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Friday, June 24, 2011

Tomato & Basil: Casual Italian Dining with a Chic New York Vibe

Tomato & Basil: Casual Italian Dining with a Chic New York Vibe
By Mike Lauterborn
(2-page spread in Fairfield County Life Magazine July/Aug issue)

Fairfield, CT – The self-dubbed café and pizzeria offers something for everyone: tasty fare for hungry families, libations and light appetizers for thirsty commuters and a Riviera disco vibe and bar scene for singles and couples looking for a late night diversion.

Opened just over a year ago at 1876 Black Rock Turnpike, Tomato & Basil, housed in the old Miro Farms building and tucked beside Citibank, serves up casual Italian dining but with New York-style sophistication that extends to its background beats and bar menu.

The eatery was the brainchild of 32-year-old Norwalk resident Chris Pedicini, co-owner with Eugene Kabilnitsky, 29. Pedicini, general manager Greg Vayneris, 29, and executive chef Vinnie Mascaro, 33, run the day-to-day operations while Kabilnitsky oversees financials.

Born and raised in Mt. Vernon, New York, Pedicini came from a strong Italian family. No direct family members, however, were involved in the restaurant business and it wasn’t until his time at Ithaca College and Pace University that he started to gravitate in that direction. In 1998, he began working for a family friend in an Italian restaurant in Greenwich, “starting at the bottom, from dishwasher to pizza maker then cook,” he said. “The atmosphere felt natural and comfortable. At the same time, I was taking business classes. Things really came together when I was afforded the opportunity to own and operate my own business, in 2001 -- a pizzeria in Greenwich.”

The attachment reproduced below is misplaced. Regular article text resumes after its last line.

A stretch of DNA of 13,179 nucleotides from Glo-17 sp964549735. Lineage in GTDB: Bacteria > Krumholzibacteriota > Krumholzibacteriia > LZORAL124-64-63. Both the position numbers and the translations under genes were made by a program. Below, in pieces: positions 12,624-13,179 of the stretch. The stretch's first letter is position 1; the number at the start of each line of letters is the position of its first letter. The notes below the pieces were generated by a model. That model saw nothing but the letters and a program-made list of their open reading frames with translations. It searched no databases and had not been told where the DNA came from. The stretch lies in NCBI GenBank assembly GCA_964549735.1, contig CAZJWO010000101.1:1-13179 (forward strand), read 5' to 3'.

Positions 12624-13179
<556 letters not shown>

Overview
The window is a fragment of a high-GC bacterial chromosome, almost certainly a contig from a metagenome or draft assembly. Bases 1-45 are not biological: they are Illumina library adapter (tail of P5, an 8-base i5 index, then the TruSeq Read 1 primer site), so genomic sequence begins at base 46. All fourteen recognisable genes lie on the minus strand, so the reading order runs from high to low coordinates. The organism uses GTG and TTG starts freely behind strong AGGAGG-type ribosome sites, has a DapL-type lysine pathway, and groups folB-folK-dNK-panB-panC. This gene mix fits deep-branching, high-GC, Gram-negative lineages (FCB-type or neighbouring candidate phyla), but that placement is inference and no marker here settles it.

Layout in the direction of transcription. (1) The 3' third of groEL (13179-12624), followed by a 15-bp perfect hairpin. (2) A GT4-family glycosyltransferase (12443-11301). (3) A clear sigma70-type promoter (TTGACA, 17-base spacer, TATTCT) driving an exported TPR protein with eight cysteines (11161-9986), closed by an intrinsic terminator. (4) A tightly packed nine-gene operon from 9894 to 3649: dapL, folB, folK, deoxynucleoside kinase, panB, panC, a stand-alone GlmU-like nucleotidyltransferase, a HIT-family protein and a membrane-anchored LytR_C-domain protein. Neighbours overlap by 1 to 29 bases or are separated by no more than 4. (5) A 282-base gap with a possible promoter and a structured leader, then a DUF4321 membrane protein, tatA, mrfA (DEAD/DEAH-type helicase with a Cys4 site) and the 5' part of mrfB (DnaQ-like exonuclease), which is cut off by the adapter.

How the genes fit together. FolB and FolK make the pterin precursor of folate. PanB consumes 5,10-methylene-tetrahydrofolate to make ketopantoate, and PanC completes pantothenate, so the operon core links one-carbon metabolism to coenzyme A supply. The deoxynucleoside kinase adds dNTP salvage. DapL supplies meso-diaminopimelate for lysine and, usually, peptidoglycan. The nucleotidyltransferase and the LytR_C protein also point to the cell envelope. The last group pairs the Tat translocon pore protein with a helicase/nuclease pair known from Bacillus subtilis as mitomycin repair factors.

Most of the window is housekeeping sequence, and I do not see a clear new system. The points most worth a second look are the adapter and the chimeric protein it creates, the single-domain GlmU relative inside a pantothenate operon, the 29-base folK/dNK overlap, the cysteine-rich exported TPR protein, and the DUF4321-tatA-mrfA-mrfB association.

Pedicini operated that venue through 2004, noting, “It was good training, allowing me to see what worked and what didn’t, understand people’s food preferences, learn people skills, and apply my business learning and promotion strategies. Basically, it was the building block for Tomato & Basil.”

The restaurant name came easily. “Tomato and basil are the two main ingredients of Italian cuisine,” he said. “Whether it be pastas, pizzas or sauces. The name doesn’t leave room for misunderstanding as to what the place is about.”

Location was an important consideration. “We wanted to do something in Fairfield in general,” said Kabilnitsky. “One of the things that drew us to Black Rock Turnpike was traffic flow – 30,000 cars drive by daily. And there wasn’t any other place on the strip that attracted a better crowd. We noticed that there were limited eating destinations between Easton and the Post Road, too.”